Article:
Granted, it's under a good deal of clothing, and "without much effort," but *still*. I know it was the Swinging (16)60s, but it seems that there's something more going on here. Something about the mores of the times and/or situation? Betty obviously didn't mind too much, since she played along -- the slightest resistance would have been noted, after all.

And, as others have noted, Sam brings Elizabeth into right into the Lion's Den -- a social situation that includes *both* his Betties. Wow.

JWB (mid-continent)  •  Link

1)"Born prematurely on April 5, 1588, when his mother heard of the coming invasion of the Spanish Armada, Thomas Hobbes later reported that "my mother gave birth to twins: myself and fear." Wikipedia

2)"This, added to all the rest, do lay us flat in our hopes and courages, every body prophesying destruction to the nation." Pepys

Is this mind-set of islanders?

Australian Susan  •  Link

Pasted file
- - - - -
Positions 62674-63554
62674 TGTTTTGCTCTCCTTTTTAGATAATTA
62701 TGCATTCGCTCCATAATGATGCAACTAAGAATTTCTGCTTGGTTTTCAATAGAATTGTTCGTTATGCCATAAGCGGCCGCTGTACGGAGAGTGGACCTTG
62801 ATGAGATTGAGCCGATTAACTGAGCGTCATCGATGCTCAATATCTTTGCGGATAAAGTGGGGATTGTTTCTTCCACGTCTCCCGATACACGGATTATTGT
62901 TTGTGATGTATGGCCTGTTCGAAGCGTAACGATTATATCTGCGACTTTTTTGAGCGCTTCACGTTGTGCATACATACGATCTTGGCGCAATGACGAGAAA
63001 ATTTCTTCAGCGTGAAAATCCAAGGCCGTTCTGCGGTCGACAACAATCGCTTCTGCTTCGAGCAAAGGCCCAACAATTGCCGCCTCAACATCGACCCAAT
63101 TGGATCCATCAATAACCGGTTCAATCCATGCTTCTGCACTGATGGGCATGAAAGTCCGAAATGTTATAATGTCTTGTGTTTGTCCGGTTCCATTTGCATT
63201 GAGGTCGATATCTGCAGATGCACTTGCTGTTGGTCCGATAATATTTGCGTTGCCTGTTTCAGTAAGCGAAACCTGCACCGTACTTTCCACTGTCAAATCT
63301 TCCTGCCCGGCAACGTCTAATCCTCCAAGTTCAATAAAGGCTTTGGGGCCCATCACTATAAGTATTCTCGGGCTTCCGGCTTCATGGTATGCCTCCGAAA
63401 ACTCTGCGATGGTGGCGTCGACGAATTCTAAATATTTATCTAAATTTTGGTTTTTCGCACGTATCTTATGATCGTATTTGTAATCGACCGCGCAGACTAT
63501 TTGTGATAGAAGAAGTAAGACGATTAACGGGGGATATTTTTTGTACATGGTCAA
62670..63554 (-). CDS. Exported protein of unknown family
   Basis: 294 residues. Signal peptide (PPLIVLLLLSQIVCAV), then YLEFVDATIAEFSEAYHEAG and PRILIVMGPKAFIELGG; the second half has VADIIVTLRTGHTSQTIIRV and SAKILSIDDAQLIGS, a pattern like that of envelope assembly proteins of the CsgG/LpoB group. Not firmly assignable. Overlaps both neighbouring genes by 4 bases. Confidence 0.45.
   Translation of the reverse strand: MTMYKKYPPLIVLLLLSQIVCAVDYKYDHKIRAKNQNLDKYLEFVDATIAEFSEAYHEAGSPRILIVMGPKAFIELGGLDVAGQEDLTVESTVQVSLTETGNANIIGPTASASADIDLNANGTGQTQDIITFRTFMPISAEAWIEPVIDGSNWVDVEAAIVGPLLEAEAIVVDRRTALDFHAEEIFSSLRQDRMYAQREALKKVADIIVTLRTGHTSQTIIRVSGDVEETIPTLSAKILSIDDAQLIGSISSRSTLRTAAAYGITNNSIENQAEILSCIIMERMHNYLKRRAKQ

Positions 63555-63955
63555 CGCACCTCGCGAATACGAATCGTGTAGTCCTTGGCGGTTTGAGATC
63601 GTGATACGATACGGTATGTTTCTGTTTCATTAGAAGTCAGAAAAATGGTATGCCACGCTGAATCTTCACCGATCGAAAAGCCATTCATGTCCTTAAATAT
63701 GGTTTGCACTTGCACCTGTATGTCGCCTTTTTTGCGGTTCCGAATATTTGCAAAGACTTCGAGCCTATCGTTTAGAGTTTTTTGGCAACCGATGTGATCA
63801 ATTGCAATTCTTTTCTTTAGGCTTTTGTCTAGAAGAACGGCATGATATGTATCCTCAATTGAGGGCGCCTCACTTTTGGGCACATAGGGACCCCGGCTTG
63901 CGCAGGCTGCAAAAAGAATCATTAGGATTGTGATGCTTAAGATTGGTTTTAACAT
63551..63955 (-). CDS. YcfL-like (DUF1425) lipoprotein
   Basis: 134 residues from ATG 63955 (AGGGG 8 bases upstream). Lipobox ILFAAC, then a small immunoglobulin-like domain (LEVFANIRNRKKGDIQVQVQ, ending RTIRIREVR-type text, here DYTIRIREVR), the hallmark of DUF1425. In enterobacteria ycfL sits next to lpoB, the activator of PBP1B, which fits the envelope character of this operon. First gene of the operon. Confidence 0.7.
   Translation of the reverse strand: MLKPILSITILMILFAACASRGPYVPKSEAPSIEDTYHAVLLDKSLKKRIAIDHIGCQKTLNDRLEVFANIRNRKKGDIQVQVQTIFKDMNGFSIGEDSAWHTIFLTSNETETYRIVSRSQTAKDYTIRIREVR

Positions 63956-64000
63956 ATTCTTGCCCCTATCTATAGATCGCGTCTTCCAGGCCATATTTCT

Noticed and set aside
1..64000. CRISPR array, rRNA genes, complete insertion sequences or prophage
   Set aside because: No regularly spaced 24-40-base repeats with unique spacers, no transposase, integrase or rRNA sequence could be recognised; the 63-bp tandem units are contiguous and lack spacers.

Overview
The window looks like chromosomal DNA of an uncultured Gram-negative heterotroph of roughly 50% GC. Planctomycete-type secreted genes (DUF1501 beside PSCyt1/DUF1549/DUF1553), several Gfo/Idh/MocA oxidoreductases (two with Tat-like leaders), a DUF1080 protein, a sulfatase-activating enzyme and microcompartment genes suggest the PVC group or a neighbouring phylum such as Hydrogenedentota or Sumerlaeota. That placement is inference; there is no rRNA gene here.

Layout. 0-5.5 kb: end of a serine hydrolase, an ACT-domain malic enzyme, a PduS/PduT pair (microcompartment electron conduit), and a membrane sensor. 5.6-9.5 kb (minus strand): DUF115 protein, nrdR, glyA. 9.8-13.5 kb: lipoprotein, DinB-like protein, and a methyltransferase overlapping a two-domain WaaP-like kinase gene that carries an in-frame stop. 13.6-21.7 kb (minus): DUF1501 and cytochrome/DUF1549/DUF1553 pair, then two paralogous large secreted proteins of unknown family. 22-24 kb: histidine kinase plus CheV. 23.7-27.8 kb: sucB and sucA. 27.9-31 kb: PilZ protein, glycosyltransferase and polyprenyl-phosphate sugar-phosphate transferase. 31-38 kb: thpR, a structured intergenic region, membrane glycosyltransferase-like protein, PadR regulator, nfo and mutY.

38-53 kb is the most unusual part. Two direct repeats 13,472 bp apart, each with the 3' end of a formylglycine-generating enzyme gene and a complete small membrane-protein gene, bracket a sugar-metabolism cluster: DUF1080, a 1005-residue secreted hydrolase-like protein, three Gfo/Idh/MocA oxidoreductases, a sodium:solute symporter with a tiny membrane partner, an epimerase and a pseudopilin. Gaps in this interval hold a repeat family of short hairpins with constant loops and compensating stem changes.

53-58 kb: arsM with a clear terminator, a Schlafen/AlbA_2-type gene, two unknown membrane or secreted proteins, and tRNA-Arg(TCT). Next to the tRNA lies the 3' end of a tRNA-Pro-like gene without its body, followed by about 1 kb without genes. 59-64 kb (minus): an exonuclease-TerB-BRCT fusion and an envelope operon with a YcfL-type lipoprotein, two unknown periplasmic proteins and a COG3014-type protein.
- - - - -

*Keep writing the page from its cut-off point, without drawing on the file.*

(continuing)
I'd love to hear Pen's reaction to the coach mishap - surely continuing to drive in it would have made the problem worse! And all to save 6s.

Mrs Noble is described when you mouse over as a "servant" to Lady Bath: Lady-in-Waiting is a better description, I think. Something she obviously boasts about - getting to Court and all.

Robert Gertz  •  Link

"Hey, Penn...I have your coach towed all the way in from Whitehall and all you got for me is domestic ale?" Chugs bucket of ale...

"Hey, Meg..." lewdly eyes Margaret who gives sheepish look.

"Hey, Penn...You see the latest pamphlet makin' the rounds?" Waves pamplet.

Oh, no... Admiral Sir Will sighing, reaching for pamphlet...Will's not at it again?

"Whoops, Penn." Sam slaps Admiral Sir Will's forehead with pamphlet. "You're so gulliable, Penn."

Will Jr. enters, sighing...Not Pepys again. Why doth Dad tolerate this jackass?

"Don't forget we need those reports tomorrow, Penn. Hey, Will...Say hello to your Mom for me...Night, Meg." Leering, saunters off.

"Dad...You said I could take the coach and now that idiot's gone and wrecked it."